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Sababa: Fresh, Sunny Flavors From My Israeli Kitchen

de Adeena Sussman

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512393,264 (3.33)2
In Hebrew (derived from the original Arabic), sababa means "everything is awesome," and it's this sunny spirit with which the American food writer and expat Adeena Sussman cooks and dreams up meals in her Tel Aviv kitchen. Every morning, Sussman makes her waythrough the bustling stalls of Shuk Hacarmel, her local market, which sells irresistibly fresh ingredients and tempting snacks juicy ripe figs and cherries, locally made halvah, addictive street food, and delectable cheeses and olives. In Sababa, Sussman presents 125 recipes for dishes inspired by this culinary wonderland and by the wide-varying influences surrounding her in Israel. Americans have begun to instinctively crave the spicy, bright flavors of Israeli cuisine, and in this timely cookbook, Sussman shows readers how to use border-crossing kitchen staples tahini, sumac, silan (date syrup), harissa, za'atar to delicious effect,while also introducing more exotic spices and ingredients. From Freekeh and Roasted Grape Salad and Crudo with Cherries and Squeezed Tomatoes, to Schug Marinated Lamb Chops and Tahini Caramel Tart, Sussman's recipes make a riot of fresh tastes accessible andeffortless for the home cook. Filled with transporting storytelling, Sababa is the ultimate, everyday guide to the Israeli kitchen.… (mais)
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I had heard a lot of good buzz about this book, and now that I've read this cookbook I can attest that it's true. The word "sababa" is Hebrew slang meaning "everything is awesome" and while I didn't think everything in the book is awesome, overall it checks the boxes: beautiful photos of delicious looking food, engaging stories from the writer's experiences, honest descriptions of how difficult/simple each recipe really is, a useful shopping guide to finding ingredients in the U.S., and the best part - Adeena's enthusiasm and encouragement to try these recipes.

American born author Adeena Sussman is a food writer who is also a professional in the kitchen, and I appreciated how she tweaked the Israeli recipes for American cooks. The format of the book is based on her daily trips to her local Tel Aviv shuk, (Shuk HaCarmel) the outdoor farmer's market that contains an amazing array of spices, produce, meat and fish, as well as favorite vendors who have become her friends. The photos and narrative make you feel like you are right there shopping with her, and then home to prepare the appetizers, drinks, mains, sides, and desserts.

So far I've only tried one recipe, "Chard-wrapped fish with lemon and olives" with great results.

The reason I didn't give 5 stars to this virtual trip-to-Israel cookbook is that I would have liked nutritional information for the recipes. Also several of the recipes included the technique of frying, which I avoid. But you're sure to find many irresistible-looking dishes tempting you as you read through this very approachable cookbook. ( )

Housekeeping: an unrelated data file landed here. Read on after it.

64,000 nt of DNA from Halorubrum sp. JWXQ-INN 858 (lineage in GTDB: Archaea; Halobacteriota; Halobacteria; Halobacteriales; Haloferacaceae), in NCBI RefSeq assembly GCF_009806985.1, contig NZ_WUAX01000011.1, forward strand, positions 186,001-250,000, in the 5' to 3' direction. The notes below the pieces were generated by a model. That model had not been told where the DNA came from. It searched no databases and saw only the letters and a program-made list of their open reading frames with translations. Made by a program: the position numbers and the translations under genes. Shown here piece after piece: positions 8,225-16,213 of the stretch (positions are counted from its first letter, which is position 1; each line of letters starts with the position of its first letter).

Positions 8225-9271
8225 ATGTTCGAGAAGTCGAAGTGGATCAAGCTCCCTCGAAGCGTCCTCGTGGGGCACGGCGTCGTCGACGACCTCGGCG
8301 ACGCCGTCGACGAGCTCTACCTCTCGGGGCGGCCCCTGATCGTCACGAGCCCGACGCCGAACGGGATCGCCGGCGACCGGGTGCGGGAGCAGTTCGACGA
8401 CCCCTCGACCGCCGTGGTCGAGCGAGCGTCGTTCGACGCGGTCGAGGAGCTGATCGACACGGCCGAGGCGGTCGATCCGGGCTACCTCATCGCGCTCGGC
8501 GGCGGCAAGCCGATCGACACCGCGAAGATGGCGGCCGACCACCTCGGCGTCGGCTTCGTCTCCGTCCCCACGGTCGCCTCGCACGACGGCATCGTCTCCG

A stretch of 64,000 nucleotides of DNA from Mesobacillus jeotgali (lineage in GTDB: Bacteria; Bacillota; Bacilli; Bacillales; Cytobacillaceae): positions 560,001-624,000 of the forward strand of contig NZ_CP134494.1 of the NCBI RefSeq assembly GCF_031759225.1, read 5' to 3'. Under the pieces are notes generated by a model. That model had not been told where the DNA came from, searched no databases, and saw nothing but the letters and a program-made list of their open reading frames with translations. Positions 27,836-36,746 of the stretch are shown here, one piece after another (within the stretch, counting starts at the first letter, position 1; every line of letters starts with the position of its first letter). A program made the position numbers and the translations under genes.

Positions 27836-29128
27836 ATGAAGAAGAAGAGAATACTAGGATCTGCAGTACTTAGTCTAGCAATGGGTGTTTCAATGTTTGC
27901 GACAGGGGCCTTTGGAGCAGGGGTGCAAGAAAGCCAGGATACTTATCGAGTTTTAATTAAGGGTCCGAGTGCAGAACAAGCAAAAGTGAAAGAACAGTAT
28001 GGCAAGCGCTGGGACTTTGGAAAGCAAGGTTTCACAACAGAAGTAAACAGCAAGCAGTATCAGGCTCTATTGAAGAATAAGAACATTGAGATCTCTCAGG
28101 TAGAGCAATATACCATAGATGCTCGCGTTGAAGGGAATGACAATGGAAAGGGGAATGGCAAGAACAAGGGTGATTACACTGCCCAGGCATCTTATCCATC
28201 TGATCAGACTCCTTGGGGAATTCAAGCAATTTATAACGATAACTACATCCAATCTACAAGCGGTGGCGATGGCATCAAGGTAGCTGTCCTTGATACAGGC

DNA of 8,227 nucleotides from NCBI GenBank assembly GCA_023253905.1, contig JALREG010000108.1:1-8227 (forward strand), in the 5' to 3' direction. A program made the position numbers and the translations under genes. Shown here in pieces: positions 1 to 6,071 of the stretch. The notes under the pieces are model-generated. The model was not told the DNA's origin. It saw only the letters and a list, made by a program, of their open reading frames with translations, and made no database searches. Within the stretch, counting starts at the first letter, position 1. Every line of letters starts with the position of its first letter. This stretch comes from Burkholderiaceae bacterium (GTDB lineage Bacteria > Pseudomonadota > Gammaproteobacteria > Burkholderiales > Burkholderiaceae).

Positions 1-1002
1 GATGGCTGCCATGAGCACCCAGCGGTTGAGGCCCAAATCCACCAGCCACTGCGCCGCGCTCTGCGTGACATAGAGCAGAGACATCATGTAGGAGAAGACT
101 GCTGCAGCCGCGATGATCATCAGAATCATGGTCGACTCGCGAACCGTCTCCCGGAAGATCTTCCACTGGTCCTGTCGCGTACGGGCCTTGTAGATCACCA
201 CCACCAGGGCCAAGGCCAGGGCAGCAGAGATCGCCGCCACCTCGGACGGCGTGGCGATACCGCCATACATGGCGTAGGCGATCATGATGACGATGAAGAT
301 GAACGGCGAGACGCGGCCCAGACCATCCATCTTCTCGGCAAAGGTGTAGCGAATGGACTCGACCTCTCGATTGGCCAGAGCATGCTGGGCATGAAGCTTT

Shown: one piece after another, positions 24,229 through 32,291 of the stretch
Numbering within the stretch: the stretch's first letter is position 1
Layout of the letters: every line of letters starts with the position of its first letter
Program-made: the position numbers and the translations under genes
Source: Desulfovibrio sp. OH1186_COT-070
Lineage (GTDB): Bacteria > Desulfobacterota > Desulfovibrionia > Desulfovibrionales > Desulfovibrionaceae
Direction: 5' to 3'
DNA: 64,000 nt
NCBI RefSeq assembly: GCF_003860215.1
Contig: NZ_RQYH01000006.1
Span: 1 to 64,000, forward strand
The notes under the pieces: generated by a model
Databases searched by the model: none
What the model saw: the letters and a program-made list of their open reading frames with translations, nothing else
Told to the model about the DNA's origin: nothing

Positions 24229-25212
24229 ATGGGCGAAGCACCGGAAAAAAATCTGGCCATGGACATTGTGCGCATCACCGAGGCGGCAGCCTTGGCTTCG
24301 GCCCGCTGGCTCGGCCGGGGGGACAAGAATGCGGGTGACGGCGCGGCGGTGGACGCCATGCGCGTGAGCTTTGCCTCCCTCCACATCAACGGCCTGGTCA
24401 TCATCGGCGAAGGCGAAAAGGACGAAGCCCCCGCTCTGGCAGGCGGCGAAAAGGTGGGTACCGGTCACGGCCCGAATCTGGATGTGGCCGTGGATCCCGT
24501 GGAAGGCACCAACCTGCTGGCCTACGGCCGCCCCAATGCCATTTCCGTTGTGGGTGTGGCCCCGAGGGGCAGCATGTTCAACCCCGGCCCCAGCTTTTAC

1 vote PhyllisReads | Jul 18, 2020 |
Did not make any of the recipes in this book, but may check it out again later.

-neat technique for cutting pull-apart bread on p. 98-99 (za'atar chili feta bread)
-sweet potato frico burekas, p. 106
-roasted tomato and labaneh pappardelle, p. 214
-peach kuchen ("between cobbler and shortcake") looks amazing, p. 342
  JennyArch | Mar 5, 2020 |
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In Hebrew (derived from the original Arabic), sababa means "everything is awesome," and it's this sunny spirit with which the American food writer and expat Adeena Sussman cooks and dreams up meals in her Tel Aviv kitchen. Every morning, Sussman makes her waythrough the bustling stalls of Shuk Hacarmel, her local market, which sells irresistibly fresh ingredients and tempting snacks juicy ripe figs and cherries, locally made halvah, addictive street food, and delectable cheeses and olives. In Sababa, Sussman presents 125 recipes for dishes inspired by this culinary wonderland and by the wide-varying influences surrounding her in Israel. Americans have begun to instinctively crave the spicy, bright flavors of Israeli cuisine, and in this timely cookbook, Sussman shows readers how to use border-crossing kitchen staples tahini, sumac, silan (date syrup), harissa, za'atar to delicious effect,while also introducing more exotic spices and ingredients. From Freekeh and Roasted Grape Salad and Crudo with Cherries and Squeezed Tomatoes, to Schug Marinated Lamb Chops and Tahini Caramel Tart, Sussman's recipes make a riot of fresh tastes accessible andeffortless for the home cook. Filled with transporting storytelling, Sababa is the ultimate, everyday guide to the Israeli kitchen.

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